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# What happens when you increase the expected rate of return-SolutionFut.docx

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# What happens when you increase the expected rate of return-SolutionFut.docx

What happens when you increase the expected rate of return?
Solution
Future value of an investment = Periodic savings x Future Value Interest Factor of Annuity, FVIFA (r%, N periods)
As expected rate of return (r) increases, FVIFA increases. So, with periodic savings and N remaining unchanged, higher rate of return will increase future value.
Same logic applies when we compute future value of a single lump-sum:
Future Value (FV) = Present Value (PV) x Future Value Interest Factor, FVIF (r%, N years)
Higher rate of return increases FVIF and increases FV (keeping PV and N unchanged).
Therefore, as expected rate of return increases, future value increases (and present value decreases).
.

What happens when you increase the expected rate of return?
Solution
Future value of an investment = Periodic savings x Future Value Interest Factor of Annuity, FVIFA (r%, N periods)
As expected rate of return (r) increases, FVIFA increases. So, with periodic savings and N remaining unchanged, higher rate of return will increase future value.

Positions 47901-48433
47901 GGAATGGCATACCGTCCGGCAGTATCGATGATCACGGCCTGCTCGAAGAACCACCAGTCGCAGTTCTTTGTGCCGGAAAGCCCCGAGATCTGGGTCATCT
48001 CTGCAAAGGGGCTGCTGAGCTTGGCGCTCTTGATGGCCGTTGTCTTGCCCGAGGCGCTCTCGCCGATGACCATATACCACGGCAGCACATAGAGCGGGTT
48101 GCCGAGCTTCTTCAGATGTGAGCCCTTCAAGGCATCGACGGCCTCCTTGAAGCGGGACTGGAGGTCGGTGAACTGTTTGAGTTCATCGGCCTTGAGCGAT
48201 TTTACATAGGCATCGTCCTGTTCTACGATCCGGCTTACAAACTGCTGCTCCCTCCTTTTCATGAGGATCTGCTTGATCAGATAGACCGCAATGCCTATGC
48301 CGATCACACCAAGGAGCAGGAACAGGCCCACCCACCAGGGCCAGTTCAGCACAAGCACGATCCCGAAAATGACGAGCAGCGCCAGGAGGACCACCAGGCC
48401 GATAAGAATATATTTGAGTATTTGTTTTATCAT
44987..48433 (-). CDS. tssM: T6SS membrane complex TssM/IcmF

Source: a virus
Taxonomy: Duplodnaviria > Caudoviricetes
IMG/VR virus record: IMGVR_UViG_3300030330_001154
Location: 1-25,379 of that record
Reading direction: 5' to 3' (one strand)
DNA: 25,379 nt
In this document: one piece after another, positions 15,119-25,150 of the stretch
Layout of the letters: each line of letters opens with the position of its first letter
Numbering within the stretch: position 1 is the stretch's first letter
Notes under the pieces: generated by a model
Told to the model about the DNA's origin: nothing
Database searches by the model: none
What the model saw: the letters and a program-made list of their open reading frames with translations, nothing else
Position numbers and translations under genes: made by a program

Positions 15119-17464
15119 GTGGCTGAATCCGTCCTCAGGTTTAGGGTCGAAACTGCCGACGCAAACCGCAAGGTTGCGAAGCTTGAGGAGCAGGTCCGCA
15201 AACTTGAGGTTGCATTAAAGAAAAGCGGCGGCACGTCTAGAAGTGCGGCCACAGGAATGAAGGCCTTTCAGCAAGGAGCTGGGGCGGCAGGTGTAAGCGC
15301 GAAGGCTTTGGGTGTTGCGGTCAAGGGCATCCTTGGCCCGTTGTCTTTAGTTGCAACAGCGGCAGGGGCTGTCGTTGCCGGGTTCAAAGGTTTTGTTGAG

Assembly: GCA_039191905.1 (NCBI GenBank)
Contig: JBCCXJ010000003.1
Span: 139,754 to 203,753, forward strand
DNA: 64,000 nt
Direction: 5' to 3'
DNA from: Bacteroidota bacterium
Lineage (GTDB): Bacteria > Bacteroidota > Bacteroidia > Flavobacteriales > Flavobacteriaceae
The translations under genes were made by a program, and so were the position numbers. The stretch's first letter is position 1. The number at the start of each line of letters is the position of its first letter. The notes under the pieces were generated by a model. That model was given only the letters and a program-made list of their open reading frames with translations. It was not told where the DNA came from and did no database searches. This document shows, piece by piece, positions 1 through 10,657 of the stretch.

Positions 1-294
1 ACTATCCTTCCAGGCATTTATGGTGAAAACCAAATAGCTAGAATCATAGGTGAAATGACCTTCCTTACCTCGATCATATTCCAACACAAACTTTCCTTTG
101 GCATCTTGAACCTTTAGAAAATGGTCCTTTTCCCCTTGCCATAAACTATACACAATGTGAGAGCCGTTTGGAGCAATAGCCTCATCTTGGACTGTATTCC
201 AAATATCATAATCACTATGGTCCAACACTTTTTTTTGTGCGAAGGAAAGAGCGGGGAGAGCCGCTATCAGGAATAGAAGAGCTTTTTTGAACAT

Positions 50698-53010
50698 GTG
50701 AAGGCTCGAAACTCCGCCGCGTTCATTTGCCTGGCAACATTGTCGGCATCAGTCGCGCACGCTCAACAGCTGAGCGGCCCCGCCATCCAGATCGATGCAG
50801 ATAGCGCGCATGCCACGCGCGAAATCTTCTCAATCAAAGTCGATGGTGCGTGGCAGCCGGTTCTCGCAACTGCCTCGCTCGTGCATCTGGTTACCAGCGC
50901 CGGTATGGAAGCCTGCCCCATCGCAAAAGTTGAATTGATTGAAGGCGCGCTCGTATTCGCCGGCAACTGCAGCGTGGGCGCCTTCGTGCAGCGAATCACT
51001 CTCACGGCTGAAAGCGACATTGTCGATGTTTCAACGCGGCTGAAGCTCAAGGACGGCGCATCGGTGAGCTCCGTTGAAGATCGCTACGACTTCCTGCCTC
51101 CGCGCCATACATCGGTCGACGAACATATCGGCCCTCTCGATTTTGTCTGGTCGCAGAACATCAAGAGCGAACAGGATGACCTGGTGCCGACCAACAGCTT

Same logic applies when we compute future value of a single lump-sum:
Future Value (FV) = Present Value (PV) x Future Value Interest Factor, FVIF (r%, N years)
Higher rate of return increases FVIF and increases FV (keeping PV and N unchanged).
Therefore, as expected rate of return increases, future value increases (and present value decreases).
.

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### What happens when you increase the expected rate of return-SolutionFut.docx

1. 1. What happens when you increase the expected rate of return? Solution Future value of an investment = Periodic savings x Future Value Interest Factor of Annuity, FVIFA (r%, N periods) As expected rate of return (r) increases, FVIFA increases. So, with periodic savings and N remaining unchanged, higher rate of return will increase future value. Same logic applies when we compute future value of a single lump-sum: Future Value (FV) = Present Value (PV) x Future Value Interest Factor, FVIF (r%, N years) Higher rate of return increases FVIF and increases FV (keeping PV and N unchanged). Therefore, as expected rate of return increases, future value increases (and present value decreases).